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An excerpt from www.HouseOfNames.com archives copyright 2000 - 2016


Originally, MacCrummind was a nickname for a person noted as a guardian. The name, which is Mac Cruimein in Gaelic, is derived from the Old Norse Hromund, which means famed protector.

MacCrummind Early Origins



The surname MacCrummind was first found in on the Isle of Skye, where they were hereditary Pipers to the MacLeods of Dunvegan and founded the famous College of Piping, the most celebrated of its kind in the world. They were said to be the greatest Pipers of all Gaeldom.

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MacCrummind Spelling Variations


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MacCrummind Spelling Variations



Spelling variations were extremely common in medieval names, since scribes from that era recorded names according to sound rather than a standard set of rules. MacCrummind has appeared in various documents spelled MacCrimmon, MacRimmon, MacCrummen, MacCrummin, Crimmon, Crimmons, Crimmin and many more.

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MacCrummind Early History


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MacCrummind Early History



This web page shows only a small excerpt of our MacCrummind research. Another 195 words (14 lines of text) covering the years 153 and 1533 are included under the topic Early MacCrummind History in all our PDF Extended History products and printed products wherever possible.

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MacCrummind Early Notables (pre 1700)


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MacCrummind Early Notables (pre 1700)



More information is included under the topic Early MacCrummind Notables in all our PDF Extended History products and printed products wherever possible.

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The Great Migration


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The Great Migration



Descendents of Dalriadan-Scottish families still populate many communities across North Ameri ca. They are particularly common in Canada, since many went north as United Empire Loyalists at the time of the American War of Independence. Much later, in the late 19th and early 20th centuries, the highland games and Clan societies that now dot North America sprang up, allowing many Scots to recover their lost national heritage. Some of the first immigrants to cross the Atlantic and come to North America bore the name MacCrummind, or a variant listed above: Donald MacCrimmon, who arrived in Philadelphia in 1847; W. Crimmond arrived in New York in 1822; John Crimmin arrived in Philadelphia in 1861.

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Motto


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Motto



The motto was originally a war cry or slogan. Mottoes first began to be shown with arms in the 14th and 15th centuries, but were not in general use until the 17th century. Thus the oldest coats of arms generally do not include a motto. Mottoes seldom form part of the grant of arms: Under most heraldic authorities, a motto is an optional component of the coat of arms, and can be added to or changed at will; many families have chosen not to display a motto.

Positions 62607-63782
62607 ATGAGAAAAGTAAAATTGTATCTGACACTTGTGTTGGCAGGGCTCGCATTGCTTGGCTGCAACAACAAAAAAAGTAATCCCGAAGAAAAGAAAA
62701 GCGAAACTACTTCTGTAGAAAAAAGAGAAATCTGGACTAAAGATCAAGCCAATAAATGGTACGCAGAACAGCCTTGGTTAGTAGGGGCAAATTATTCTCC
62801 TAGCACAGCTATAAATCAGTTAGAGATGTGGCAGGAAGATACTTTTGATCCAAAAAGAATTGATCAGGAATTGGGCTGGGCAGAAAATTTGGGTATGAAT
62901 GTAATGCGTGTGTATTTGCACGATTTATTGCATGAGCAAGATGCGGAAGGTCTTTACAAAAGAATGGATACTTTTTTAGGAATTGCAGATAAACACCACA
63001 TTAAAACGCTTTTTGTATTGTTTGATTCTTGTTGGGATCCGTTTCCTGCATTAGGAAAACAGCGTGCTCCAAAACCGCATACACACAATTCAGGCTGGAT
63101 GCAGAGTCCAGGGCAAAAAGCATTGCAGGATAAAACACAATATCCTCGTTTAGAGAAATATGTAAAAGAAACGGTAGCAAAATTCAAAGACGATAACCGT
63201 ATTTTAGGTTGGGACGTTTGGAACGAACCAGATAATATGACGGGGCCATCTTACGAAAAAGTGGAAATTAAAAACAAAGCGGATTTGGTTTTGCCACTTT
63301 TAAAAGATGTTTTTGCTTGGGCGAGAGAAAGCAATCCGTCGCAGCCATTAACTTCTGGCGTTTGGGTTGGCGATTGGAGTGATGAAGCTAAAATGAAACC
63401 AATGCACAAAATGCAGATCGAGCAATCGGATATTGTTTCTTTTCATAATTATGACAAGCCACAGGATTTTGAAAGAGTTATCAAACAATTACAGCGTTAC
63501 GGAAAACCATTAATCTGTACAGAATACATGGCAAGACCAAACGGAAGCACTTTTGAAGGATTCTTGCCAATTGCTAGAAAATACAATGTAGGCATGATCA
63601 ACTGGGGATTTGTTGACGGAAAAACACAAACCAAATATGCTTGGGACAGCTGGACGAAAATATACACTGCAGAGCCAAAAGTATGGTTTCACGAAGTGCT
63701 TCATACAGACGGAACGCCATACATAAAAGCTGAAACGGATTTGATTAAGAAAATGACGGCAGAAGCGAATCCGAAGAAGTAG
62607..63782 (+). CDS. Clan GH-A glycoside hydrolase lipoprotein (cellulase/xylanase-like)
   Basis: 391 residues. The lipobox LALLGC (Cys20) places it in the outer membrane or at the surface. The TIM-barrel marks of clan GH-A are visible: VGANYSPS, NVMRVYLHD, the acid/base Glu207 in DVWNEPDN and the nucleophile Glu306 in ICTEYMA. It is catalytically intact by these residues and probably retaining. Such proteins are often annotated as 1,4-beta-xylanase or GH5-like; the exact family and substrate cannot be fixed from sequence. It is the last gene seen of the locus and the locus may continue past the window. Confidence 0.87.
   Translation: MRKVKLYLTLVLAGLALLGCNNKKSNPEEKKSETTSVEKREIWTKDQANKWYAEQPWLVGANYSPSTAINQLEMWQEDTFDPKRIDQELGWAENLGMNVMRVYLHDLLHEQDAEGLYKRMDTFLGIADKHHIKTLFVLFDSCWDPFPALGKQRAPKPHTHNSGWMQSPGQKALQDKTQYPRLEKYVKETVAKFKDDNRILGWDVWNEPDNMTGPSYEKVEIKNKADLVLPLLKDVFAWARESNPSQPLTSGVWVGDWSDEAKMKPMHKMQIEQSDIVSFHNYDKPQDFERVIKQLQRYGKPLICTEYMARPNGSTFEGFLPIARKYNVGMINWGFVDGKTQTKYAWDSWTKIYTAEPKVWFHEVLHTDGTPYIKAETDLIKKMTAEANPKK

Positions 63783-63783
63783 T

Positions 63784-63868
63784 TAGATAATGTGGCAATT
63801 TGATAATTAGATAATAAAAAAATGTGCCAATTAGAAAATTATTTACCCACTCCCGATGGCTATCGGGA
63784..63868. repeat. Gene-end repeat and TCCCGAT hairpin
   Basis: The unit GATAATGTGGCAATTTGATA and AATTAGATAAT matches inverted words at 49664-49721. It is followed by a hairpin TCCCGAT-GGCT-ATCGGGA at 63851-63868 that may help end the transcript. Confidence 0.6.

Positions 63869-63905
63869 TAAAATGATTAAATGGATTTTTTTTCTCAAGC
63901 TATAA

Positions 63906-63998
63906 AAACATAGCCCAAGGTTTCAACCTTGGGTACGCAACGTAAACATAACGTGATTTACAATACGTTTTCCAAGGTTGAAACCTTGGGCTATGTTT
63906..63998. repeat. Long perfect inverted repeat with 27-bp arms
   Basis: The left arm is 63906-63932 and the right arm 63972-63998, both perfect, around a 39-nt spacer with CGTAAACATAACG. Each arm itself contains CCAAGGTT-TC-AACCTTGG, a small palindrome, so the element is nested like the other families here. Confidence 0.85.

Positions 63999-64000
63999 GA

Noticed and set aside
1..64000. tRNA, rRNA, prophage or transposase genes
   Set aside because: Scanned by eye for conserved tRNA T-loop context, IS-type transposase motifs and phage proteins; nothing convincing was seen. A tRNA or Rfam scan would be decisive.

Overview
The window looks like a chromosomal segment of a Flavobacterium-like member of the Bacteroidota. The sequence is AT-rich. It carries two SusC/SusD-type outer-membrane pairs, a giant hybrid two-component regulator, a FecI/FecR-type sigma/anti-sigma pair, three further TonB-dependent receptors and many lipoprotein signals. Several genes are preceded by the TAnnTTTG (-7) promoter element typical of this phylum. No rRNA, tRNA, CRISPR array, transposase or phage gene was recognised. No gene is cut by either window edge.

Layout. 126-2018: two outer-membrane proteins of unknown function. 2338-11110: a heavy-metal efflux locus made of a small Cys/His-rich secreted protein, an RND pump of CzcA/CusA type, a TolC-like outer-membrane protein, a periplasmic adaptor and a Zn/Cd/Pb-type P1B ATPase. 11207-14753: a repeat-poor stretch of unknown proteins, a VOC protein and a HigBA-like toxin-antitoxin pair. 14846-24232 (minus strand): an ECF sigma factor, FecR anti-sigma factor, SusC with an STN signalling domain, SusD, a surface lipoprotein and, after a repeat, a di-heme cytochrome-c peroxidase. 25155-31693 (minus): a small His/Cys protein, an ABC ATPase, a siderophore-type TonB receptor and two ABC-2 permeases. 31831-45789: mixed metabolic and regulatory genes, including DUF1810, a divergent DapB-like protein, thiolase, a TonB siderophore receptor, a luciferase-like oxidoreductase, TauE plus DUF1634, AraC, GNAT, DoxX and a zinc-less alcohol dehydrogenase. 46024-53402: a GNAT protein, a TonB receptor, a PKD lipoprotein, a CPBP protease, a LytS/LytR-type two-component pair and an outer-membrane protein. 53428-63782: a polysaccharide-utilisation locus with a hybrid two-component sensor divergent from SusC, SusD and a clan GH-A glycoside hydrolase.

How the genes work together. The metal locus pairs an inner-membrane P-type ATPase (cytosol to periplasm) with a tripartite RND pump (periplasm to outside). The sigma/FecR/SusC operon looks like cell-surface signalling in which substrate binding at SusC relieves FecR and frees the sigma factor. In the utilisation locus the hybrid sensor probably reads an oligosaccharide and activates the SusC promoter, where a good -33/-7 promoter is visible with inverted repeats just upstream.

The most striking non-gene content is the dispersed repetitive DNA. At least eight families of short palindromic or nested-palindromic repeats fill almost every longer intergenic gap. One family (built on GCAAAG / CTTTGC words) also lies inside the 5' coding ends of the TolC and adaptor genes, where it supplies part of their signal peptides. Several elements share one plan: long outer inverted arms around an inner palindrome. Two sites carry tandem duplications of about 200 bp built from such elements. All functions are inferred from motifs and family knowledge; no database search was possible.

Motto: Permitte caetera divis
Motto Translation: Leave the rest to the Gods.


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MacCrummind Family Crest Products


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MacCrummind Family Crest Products




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See Also


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See Also




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Citations


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Citations



    Other References

    1. Bloxham, Ben. Key to Parochial Registers of Scotland From Earliest Times Through 1854 2nd edition. Provo, UT: Stevenson's Genealogical Center, 1979. Print.
    2. Colletta, John P. They Came In Ships. Salt Lake City: Ancestry, 1993. Print.
    3. Browning, Charles H. Americans of Royal Descent. Baltimore: Genealogical Publishing. Print.
    4. Markale, J. Celtic Civilization. London: Gordon & Cremonesi, 1976. Print.
    5. Egle, William Henry. Pennsylvania Genealogies Scotch-Irish and German. Harrisburg: L.S. Hart, 1886. Print.
    6. Shaw, William A. Knights of England A Complete Record from the Earliest Time to the Present Day of the Knights of all the Orders of Chivalry in England, Scotland, Ireland and Knights Bachelors 2 Volumes. Baltimore: Genealogical Publishing. Print. (ISBN 080630443X).
    7. Adam, Frank. Clans Septs and Regiments of the Scottish Highlands 8th Edition. London: Bacon (G.W.) & Co, 1970. Print. (ISBN 10-0717945006).
    8. Hinde, Thomas Ed. The Domesday Book England's Heritage Then and Now. Surrey: Colour Library Books, 1995. Print. (ISBN 1-85833-440-3).
    9. Leeson, Francis L. Dictionary of British Peerages. Baltimore: Genealogical Publishing, 1986. Print. (ISBN 0-8063-1121-5).
    10. Leyburn, James Graham. The Scotch-Irish A Social History. Chapel Hill: UNC Press, 1962. Print. (ISBN 0807842591).
    11. ...

    The MacCrummind Family Crest was acquired from the Houseofnames.com archives. The MacCrummind Family Crest was drawn according to heraldic standards based on published blazons. We generally include the oldest published family crest once associated with each surname.

    This page was last modified on 27 January 2014 at 08:56.

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